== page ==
about whether the claimed invention was obvious or nonobvious. The CAFC's
"suggestion" test fails to recognize that many combinations of existing elements
of technology are so obvious to PHOSITAs that no one in the field would think to
document them. Under the CAFC's test, patent examiners cannot use their
experience or background knowledge to deny patents to obvious but undocumented
innovations. Moreover, examiners cannot consider the implications of rapid
changes in technology that cause know-how in technical fields to evolve rapidly
and previously nonobvious innovations to become obvious.
Reinvigorating the nonobviousness standard would deter weak applications and
make it easier to challenge patents that should not have been issued in the
first place. However, to facilitate timely and effective challenges, it is
necessary to reform the process by which questionable patents may be reviewed.
Patent law currently allows those in possession of relevant prior art to submit
it to the U.S. Patent and Trademark Office (PTO), along with an explanation of
the implications of this art for patentability. However, the grounds upon which
reexamination can be sought are narrow, and there is no opportunity to have a
hearing to debate the challenge. Reexams are, moreover, typically conducted by
the examiners who granted the patent and who may be reluctant to admit that they
made a mistake.
Most patent litigators are wary of using the current reexamination process
because if the PTO rejects the reexam arguments, the litigators can't use the
prior art to question the validity of the patent at trial where they have a
better chance of persuading judges or juries to find in their clients'
The European Union has a highly effective postgrant review procedure that the
FTC and NAS recommend be adopted in the United States, albeit with some
adjustments to make the process speedier. Big firms will certainly benefit from
a more cost-effective way to challenge questionable patents, but entrepreneurs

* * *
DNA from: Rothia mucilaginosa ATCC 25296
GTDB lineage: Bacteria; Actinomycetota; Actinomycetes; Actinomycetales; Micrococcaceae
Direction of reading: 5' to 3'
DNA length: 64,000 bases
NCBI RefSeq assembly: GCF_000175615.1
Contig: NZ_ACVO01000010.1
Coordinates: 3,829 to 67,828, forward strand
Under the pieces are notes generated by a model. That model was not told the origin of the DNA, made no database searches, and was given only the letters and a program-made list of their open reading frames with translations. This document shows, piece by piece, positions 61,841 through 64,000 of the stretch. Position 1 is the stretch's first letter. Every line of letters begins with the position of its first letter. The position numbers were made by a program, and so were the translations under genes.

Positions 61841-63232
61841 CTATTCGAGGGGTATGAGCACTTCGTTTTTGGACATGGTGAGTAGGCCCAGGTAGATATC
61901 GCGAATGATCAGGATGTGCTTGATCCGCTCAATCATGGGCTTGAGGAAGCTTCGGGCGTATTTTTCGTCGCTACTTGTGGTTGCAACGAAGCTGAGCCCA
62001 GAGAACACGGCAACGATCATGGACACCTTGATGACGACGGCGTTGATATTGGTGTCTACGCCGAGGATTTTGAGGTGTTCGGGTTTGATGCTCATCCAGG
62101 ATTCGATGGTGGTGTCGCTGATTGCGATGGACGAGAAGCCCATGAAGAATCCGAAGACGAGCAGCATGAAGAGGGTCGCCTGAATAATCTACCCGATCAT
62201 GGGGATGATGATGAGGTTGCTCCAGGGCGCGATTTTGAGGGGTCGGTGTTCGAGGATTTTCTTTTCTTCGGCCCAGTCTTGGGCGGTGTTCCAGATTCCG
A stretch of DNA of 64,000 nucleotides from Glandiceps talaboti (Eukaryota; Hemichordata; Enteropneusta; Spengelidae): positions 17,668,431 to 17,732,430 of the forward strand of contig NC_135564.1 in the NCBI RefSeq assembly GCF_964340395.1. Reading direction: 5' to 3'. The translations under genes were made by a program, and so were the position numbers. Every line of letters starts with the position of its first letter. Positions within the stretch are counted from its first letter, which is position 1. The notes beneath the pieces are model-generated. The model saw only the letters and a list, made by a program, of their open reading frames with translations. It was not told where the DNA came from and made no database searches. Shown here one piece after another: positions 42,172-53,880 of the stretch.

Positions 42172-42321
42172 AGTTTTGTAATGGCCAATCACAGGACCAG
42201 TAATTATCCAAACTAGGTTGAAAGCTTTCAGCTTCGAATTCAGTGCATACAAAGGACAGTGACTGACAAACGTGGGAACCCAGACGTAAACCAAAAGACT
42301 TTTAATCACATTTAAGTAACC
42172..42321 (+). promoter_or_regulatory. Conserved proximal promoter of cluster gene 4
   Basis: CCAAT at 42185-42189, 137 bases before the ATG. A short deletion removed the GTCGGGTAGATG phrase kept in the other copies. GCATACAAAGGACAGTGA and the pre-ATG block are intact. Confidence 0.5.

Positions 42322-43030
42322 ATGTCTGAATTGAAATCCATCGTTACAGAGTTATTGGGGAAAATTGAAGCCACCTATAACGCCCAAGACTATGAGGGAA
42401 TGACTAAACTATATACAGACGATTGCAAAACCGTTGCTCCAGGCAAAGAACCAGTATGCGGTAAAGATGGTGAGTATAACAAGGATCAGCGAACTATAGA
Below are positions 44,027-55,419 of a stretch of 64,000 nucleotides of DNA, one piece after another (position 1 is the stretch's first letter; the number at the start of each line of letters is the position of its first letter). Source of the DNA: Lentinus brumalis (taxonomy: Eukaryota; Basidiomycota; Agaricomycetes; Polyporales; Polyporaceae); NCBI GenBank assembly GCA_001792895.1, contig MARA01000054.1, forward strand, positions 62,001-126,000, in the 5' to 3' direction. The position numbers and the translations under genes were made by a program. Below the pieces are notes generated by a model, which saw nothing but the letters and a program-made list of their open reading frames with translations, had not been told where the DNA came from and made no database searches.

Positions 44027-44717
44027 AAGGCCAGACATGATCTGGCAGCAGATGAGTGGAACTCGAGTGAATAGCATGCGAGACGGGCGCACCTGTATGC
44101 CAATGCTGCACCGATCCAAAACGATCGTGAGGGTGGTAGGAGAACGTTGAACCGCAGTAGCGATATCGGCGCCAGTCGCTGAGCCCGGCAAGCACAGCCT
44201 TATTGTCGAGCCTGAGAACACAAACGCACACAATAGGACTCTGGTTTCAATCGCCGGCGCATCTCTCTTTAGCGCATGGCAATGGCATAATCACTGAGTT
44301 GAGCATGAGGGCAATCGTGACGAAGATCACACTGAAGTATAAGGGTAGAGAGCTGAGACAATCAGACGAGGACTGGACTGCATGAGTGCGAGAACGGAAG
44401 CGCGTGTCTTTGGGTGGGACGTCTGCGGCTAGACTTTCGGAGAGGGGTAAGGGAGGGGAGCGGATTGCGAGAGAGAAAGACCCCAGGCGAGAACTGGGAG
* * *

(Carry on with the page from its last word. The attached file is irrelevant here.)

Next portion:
may benefit even more. Larger firms can afford to take a $5 million gamble on
patent litigation; many entrepreneurs cannot. With litigation and reexamination
as the only options for challenging an invalid patent, entrepreneurs may
reluctantly agree to a troll's proposal for a $100,000 license for the patent,
whereas with postgrant review as a meaningful and much cheaper way to challenge
questionable patents, entrepreneurs may be willing to gamble on the
Drawing upon many years of experience hosting patent reform conferences and
workshops, the Berkeley Center for Law & Technology plans to develop a
research agenda to better understand and make policy recommendations as to how
patent reforms—such as reinvigoration of the nonobviousness standard and a more
effective postgrant review procedure—can be implemented in a way that will
promote entrepreneurial activity. With support from the Kauffman Foundation,
researchers at the Berkeley Center for Law & Technology will investigate how
these and other patent reforms will affect entrepreneurs. We expect this to be
the first stage of a multiyear, multidisciplinary effort to investigate how
intellectual property laws differentially affect entrepreneurs as compared with
established firms. We believe that members of Congress and other policymakers
will be deeply interested in gaining insights about how intellectual property
laws, and reforms of those laws, are likely to affect entrepreneurs. Fine-tuning
intellectual property laws to foster entrepreneurial activity is desirable to
promote economic growth and prosperity.
This essay is an excerpt from the Kauffman Thoughtbook 2007
. To view a table of contents for the 2009 edition, or to order a printed copy of the publication, please visit our 2009 Thoughtbook page